Posts tagged Bradford pears

Stay with Native Plants

BradfordPear_1580My neighborhood is around fifteen years old. When the builder (Fox Ridge) landscaped the homes, they planted Bradford Pear trees, which are not native to this area. Our Bradford Pear died within the first month we lived here. I asked the builder to replace it with a native tree, and I was told that I had to replace it with another Bradford Pear. I planted a maple tree.

For the past couple of years, the Bradford Pear trees have been splitting during wind storms. A few trees have split during calm moments. This one split across the street from us on Monday night during a storm. Now, the homeowners association is recommending native trees. Go figure.

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The Fight for Trees Begins Here

I read in the Nashville City Paper online this morning that a new tree density ordinance will be introduced during the Metro Council on October 7:

Sponsored by At-large Councilwoman Megan Barry and District 6 Councilman Mike Jameson, the resolution would require builders to include a required number of trees in their residential developments.

Metro already has a tree ordinance pertaining to commercial development, dating back to the 1990s. Residential areas were excluded from that resolution, but a study by the Metro Tree Advisory Committee, completed in May, said Davidson County’s tree canopy was too low.

The proposed resolution would require new residential developments to plant or maintain a certain number of trees.

We moved into a new neighborhood 12 years ago in southwestern Davidson County, also know as Bellevue. The developer, Fox Ridge Homes, planted a Bradford pear in the front yard and a dying tree in our back yard. Our Bradford pear died in the July heat shortly after we closed on the house in late June. I asked the agent for Fox Ridge to replace it with a tulip poplar, and I was told that I had to replace it myself with a Bradford pear. I refused and later planted a silver maple. Luckily, the silver maple has prospered. We have some shade from the afternoon sun.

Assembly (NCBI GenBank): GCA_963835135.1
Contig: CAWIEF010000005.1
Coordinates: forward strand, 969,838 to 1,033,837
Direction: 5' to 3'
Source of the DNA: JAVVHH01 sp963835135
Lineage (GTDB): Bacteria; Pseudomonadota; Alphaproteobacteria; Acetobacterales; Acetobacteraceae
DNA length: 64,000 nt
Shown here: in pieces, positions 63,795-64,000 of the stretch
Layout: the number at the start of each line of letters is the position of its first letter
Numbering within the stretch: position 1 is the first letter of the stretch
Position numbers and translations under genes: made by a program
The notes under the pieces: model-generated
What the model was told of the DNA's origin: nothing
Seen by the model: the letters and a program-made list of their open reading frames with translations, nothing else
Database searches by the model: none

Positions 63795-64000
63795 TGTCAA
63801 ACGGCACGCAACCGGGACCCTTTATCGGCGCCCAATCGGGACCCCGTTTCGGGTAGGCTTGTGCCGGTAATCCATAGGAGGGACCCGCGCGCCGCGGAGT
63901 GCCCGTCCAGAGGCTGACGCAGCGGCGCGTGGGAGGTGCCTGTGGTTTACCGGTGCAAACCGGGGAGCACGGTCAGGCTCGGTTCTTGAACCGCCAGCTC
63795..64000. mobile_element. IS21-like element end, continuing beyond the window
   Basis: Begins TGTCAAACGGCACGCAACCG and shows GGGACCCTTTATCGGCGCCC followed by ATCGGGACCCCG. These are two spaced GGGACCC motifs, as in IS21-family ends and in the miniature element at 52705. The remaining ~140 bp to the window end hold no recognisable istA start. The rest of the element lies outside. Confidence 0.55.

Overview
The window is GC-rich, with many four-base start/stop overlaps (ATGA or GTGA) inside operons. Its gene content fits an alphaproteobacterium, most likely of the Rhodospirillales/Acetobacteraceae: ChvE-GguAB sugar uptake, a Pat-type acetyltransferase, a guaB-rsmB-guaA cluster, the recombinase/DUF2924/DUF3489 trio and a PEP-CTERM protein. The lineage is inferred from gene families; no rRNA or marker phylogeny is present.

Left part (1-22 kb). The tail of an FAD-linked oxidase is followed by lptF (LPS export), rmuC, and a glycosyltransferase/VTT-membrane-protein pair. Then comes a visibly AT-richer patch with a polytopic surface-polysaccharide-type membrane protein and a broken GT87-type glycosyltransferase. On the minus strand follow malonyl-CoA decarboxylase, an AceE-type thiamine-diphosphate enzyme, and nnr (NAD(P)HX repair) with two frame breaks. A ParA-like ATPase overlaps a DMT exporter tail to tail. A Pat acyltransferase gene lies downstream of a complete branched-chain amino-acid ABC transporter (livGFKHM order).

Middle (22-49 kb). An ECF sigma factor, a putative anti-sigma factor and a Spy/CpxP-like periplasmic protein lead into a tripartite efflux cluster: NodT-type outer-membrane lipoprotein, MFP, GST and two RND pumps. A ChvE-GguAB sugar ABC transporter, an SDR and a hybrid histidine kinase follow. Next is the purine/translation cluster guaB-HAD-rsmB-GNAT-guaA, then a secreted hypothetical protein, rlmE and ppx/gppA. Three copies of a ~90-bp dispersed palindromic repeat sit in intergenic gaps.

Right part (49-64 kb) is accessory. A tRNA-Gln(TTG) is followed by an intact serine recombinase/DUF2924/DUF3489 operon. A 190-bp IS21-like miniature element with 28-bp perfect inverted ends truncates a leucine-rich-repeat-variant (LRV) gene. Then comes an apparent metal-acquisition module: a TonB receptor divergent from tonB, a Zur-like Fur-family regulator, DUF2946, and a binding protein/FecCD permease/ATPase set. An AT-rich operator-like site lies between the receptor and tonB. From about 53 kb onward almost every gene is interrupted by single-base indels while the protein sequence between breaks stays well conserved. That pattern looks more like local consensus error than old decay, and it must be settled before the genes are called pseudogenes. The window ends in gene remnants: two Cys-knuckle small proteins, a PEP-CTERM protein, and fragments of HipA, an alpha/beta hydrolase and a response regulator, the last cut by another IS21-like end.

Meanwhile, many of the Bradford pears, planted in the neighborhood, also prospered. I sneezed heavily each spring during the snowstorm of blooms which blew off the trees. Unfortunately, last year many of the trees split during wind storms. One Friday afternoon, I counted seven split trees, when I returned from work. And the trees continue to split.

Recently, I was blogging on a Sunday afternoon and heard a whish sound from the street. One of the Bradford pears in the yard across the street from us split. There was no breeze. I rushed outside and the neighbor joked that my cat had pushed the tree causing it to split.

Let’s support this tree density ordinance, but let’s enforce that native trees be planted. Please email your Metro Councilperson NOW in support of this ordinance.

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I’m Stump’ed

Because the builder of our subdivision planted cheap Bradford pears, we have lost lots of trees in the past few years during storms. The Bradford pears split down the middle in high winds.

Luckily, our cheap Bradford pear died a quick death after it was planted. I replaced it with a cheap silver maple, which has thrived.

But….folks cut down trees and dump the stumps on Mr. Branstetter’s property. Is this litter? At least, it’s natural, although I don’t understand why the person cutting down the tree didn’t make firewood out of it.

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I'm Stump'ed

Because the builder of our subdivision planted cheap Bradford pears, we have lost lots of trees in the past few years during storms. The Bradford pears split down the middle in high winds.

Luckily, our cheap Bradford pear died a quick death after it was planted. I replaced it with a cheap silver maple, which has thrived.

But….folks cut down trees and dump the stumps on Mr. Branstetter’s property. Is this litter? At least, it’s natural, although I don’t understand why the person cutting down the tree didn’t make firewood out of it.

Comments (1) »